Friday / June 14

Using Formative Assessment to Create Active Learners

Many people associate the term “formative assessment” with something teachers do to gauge student understanding and adjusting instruction accordingly, mostly through embedded instructional tasks. While this is an important part of formative assessment, the real “bang-for-your-buck” with formative assessment comes with implementing a host of instructional practices that help students become intentional and active learners. This requires a shift in the focus of formative assessment from being solely in the hands of the teacher to a responsibility shared between teacher and students:

If formative assessment is exclusively in the hands of teachers, then it is difficult to see how students can become empowered and develop the self-regulation skills needed to prepare them for learning outside university and throughout life.[1]

10166219_RFThis quote suggests that the student has an integral role to play in the implementation of formative assessment. Imagine a classroom in which students are the key consumers[2] of the formative assessment information they generate! This image of formative assessment suggests a role for students, making sense of and acting on the information about their own learning that is generated by various formative assessment practices.

So what are some of these formative assessment practices that teachers can use to bring their students into the formative assessment equation?

  • Sharing learning targets in a way that ensures students understand what they mean
    A solid learning target used in a formative assessment context needs to convey two things to students: 1) the observable evidence a student will produce during the lesson; and 2) the important idea to be learned. This latter part of a learning target is often known by the teacher, but not often shared with students. Without knowledge of this important second piece of the learning target, students may learn how to “do” various procedures and skills, but have no idea what they are supposed to understand as a result of all this “doing.” There are numerous ways to share this information with students so they can understand it sufficiently to use it during a lesson.
  • Revisiting learning targets together throughout a lesson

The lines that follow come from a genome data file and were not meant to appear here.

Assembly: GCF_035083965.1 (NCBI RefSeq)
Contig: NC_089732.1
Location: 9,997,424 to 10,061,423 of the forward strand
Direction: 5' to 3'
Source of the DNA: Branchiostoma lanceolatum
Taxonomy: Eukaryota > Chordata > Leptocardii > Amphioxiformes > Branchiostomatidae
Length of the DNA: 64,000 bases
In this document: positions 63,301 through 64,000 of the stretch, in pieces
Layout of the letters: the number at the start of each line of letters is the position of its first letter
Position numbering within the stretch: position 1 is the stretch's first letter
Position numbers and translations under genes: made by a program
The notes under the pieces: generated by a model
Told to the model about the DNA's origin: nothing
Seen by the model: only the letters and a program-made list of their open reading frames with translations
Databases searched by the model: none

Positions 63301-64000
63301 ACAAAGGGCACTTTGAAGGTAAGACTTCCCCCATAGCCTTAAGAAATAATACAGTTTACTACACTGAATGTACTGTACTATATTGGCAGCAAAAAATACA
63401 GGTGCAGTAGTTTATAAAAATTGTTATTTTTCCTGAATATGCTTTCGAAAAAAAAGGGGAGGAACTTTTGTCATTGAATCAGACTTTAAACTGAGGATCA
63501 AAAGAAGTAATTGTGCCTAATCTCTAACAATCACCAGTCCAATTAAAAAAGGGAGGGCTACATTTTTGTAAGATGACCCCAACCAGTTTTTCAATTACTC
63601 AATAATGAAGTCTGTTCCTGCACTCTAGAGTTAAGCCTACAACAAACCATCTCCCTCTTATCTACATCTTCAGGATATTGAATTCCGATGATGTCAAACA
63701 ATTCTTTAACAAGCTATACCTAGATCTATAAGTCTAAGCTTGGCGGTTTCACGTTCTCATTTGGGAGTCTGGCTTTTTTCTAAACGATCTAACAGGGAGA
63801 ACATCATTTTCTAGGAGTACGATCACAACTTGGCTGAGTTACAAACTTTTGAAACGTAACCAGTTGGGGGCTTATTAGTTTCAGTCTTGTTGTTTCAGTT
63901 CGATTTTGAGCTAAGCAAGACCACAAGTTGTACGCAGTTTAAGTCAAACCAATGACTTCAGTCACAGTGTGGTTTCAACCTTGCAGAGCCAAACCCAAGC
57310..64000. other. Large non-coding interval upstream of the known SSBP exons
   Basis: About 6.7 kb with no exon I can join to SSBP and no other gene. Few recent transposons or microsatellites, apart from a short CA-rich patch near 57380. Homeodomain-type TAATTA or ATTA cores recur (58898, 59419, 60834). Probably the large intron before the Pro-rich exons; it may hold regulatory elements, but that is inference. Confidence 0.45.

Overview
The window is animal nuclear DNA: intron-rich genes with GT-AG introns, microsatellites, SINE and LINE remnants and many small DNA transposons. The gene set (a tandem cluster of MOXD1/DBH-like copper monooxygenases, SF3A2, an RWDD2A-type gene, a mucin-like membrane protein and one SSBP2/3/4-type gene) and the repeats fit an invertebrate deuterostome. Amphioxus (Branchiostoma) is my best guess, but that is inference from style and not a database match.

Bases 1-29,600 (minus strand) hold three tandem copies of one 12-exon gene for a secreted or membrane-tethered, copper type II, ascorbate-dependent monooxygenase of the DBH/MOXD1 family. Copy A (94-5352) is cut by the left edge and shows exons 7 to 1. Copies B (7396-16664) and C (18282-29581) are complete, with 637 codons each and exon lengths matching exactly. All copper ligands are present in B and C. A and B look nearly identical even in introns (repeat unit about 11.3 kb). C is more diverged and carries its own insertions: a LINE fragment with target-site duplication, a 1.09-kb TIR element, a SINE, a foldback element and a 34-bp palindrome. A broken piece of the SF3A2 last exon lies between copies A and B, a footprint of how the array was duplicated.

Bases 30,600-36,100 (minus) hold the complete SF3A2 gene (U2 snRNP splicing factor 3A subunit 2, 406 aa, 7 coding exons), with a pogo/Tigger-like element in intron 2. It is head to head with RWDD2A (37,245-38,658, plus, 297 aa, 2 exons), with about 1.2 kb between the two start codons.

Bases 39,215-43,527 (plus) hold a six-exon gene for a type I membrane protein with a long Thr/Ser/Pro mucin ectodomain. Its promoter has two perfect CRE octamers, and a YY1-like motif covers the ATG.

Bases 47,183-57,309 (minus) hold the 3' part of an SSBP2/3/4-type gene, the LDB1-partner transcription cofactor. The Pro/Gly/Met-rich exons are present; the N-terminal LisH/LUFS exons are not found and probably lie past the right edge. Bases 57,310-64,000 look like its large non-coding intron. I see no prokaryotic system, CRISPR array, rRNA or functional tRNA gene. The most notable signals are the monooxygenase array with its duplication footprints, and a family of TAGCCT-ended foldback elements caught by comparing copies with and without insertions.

Once learning targets are introduced to students, it’s important to then help students learn to use them as “guideposts” throughout a lesson. Revisiting the learning target can provide an opportunity to

    • refocus students on the important learning for the lesson;
    • pause as a whole class and summarize important learning; and
    • model for students how to evaluate their own progress against the success criteria.
  • Providing “formative feedback” to students to guide their work
    Research on effective feedback to students converges on the idea that students need to understand three things: 1) What is the learning goal that the student is aiming for? 2) Where is the student’s learning currently in relation to that goal? 3) If the student has not yet met the goal, what does he or she need to do next to be able to meet the goal? What I call “formative feedback” answers the second and third questions.
  • Providing opportunities and support for students to respond to the feedback to revise their work or their thinking
    Providing the feedback only gets you halfway there; in order for students to benefit from the feedback, they need opportunities to respond to the feedback. Though it is tempting to see this as an “add-on” to a lesson that is often already pressed for time, teachers that have embraced this practice have found that some very important and significant learning takes place when students are given time to respond to formative feedback, proving it time well-spent.
  • Building in structures and routines for helping students learn to self-assess their work against the success criteria
    As students become more accustomed to using learning targets as a learning tool for themselves, and as they become familiar with receiving and acting on formative feedback, they are in a better position to learn to assess their work against the success criteria for a lesson.

This vision of formative assessment is all about a classroom environment in which information about learning is readily shared between teacher and students. As teachers, we can help all students learn to participate in their learning in this powerful way.

[1] Nicol, D., & Macfarlane-Dick, D. (2006). Formative assessment and self-regulated learning: a model and seven principles of good feedback practice. Studies in Higher Education, 31(2), 199-218.

[2] Andrade, Heidi L., “Students as the Definitive Source of Formative Assessment: Academic Self-Assessment and the Self-Regulation of Learning” (2010). NERA Conference Proceedings 2010. Paper 25.

Written by

Susan Janssen Creighton is a senior mathematics associate at Education Development Center (EDC) in Massachusetts. She has worked in mathematics education for 30 years, both in schools and at EDC, where her work has focused largely on K–12 mathematics curriculum development and mathematics teacher professional development. Currently, her work focuses on helping mathematics teachers adopt and successfully implement formative assessment practices, and on supporting teachers’ understanding and use of the CCSS Standards for Mathematical Practice. As a member of the NSF-funded project, Formative Assessment in Mathematics Classrooms: Engaging Teachers and Students (FACETS), she was a lead facilitator for several of the participating districts. She is a co-author of Bringing Math Students Into the Formative Assessment Equation.

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